The Trans-Pacific Partnership Agreement (TPP), which was signed on October 5, 2015, in Atlanta, Georgia, may significantly benefit Vietnam. Designed to stimulate trading among its 12 members—Australia, Brunei, Canada, Chile, Japan, Malaysia, Mexico, New Zealand, Peru, Singapore, the United States, and Vietnam—the TPP creates a number of opportunities for Vietnam’s small but rapidly growing export-oriented economy. To realize the gains, however, Vietnam needs to develop a yarn and an apparel industry, use the TPP’s phase-in for tightened drug standards to upgrade its pharmaceutical production, and make the best use of future foreign investments.
The Trans-Pacific Partnership (TPP) provides new market access in traditional trading areas, generates greater certainty for U.S. exporters to emerging markets, and builds competitiveness in the innovation economy. Although the TPP is far from perfect, it will help U.S. businesses compete and prosper in new markets and will consolidate U.S. rebalancing to Asia. These gains will all depend on whether the agreement is ratified by the United States through approval by Congress and by other countries through their own procedures.
Few if any international security threats are consuming the world’s attention as much as the Islamic State terror group, or ISIS. What is the true nature of this threat, and particularly beyond its strongholds in Syria and Iraq? What threat does the group pose in neighboring countries and other key regions, and particularly South Asia?
Growing security rivalry between China on the one hand and the United States and Japan on the other has not shaken economic engagement between Beijing, Tokyo, and Washington. But how can regional economic integration and an enhancement of U.S.-Japan military cooperation move forward?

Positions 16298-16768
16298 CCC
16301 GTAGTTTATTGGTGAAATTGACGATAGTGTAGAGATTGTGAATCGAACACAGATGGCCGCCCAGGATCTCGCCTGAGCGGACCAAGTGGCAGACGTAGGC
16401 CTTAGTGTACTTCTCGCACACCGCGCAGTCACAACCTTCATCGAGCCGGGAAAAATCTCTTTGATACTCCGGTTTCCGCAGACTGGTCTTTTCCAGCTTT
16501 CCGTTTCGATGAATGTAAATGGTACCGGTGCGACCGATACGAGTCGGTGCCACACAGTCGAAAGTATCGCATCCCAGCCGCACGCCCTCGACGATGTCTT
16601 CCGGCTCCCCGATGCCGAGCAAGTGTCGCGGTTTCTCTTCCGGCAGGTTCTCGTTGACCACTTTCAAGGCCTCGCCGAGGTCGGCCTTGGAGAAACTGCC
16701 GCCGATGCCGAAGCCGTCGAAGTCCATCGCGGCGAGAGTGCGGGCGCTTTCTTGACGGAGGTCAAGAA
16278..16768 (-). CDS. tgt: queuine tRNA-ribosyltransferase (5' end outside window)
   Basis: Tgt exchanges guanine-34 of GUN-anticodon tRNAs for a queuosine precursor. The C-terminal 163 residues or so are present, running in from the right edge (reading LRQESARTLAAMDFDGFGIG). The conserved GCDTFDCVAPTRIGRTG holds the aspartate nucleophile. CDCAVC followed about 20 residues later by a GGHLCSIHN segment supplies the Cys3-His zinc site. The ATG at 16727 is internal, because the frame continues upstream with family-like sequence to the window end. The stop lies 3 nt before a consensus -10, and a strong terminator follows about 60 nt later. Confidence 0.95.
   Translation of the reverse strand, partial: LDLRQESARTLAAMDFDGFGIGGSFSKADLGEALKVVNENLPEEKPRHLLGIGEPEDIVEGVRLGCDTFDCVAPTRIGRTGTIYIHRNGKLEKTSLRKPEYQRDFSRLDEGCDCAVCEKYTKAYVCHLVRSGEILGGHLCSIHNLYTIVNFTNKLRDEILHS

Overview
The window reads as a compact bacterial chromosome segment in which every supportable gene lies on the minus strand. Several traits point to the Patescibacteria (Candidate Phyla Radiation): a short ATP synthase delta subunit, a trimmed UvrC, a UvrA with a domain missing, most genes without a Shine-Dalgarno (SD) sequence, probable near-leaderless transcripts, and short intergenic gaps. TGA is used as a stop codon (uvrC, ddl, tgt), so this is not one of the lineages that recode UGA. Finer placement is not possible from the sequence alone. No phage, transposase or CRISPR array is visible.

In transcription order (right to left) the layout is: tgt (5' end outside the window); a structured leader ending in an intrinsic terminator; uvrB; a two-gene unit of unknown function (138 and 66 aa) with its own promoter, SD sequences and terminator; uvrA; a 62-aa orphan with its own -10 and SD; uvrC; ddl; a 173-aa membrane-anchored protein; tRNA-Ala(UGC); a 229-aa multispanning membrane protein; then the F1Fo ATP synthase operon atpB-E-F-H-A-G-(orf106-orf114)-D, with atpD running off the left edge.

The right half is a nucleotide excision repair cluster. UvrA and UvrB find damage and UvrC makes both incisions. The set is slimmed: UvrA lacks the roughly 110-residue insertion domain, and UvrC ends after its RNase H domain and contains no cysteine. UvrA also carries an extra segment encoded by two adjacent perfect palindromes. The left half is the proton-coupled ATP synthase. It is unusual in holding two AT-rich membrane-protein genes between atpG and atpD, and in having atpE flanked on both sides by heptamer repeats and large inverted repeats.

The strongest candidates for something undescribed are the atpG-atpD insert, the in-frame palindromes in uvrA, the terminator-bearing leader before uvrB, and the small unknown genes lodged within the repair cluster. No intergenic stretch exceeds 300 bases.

Contested Memories and Reconciliation Challenges: Japan and the Asia-Pacific on the 70th Anniversary of the End of World War IIJul 09, 2015
The eyes and ears of much of Asia will be on Japanese Prime Minister Shinzo Abe when he delivers a speech in August 2015 to commemorate 70 years since the end of World War II. It will undoubtedly be the most scrutinized of Abe’s public addresses to date.
Pakistan is convulsed by power shortages that at times have approached 50 percent of total energy demand. And yet the country's energy problems are arguably rooted more in shortages of governance than of pure supply. This new publication offers a series of recommendations to ease one of Pakistan's most serious and intractable challenges.
A recently unearthed conversation with veteran independence activist Kim Gu (Kim Koo) provides new details on how leaders in southern Korea saw North Korea in 1948 and their predictions about the likelihood of a war in Korea.
Aki Tonami argues that Asian states, particularly Japan, South Korea, and Singapore, are mainly interested in the economic aspects of the Arctic, but will utilize their willingness to promote scientific cooperation for sustainable development in the region. The Arctic Council and other Arctic states should encourage intra-Asian cooperation on the Arctic and should attempt to settle historical and territorial grievances.
Anne-Marie Brady argues that partnering with China in the Arctic, where possible, and developing an in-depth knowledge of China's Arctic interests and objectives will strengthen the United States' ability to give meaning to the development of a "new type of great power relationship." Furthermore, China should be encouraged to make a formal statement on its Arctic policy and interests, embracing transparency.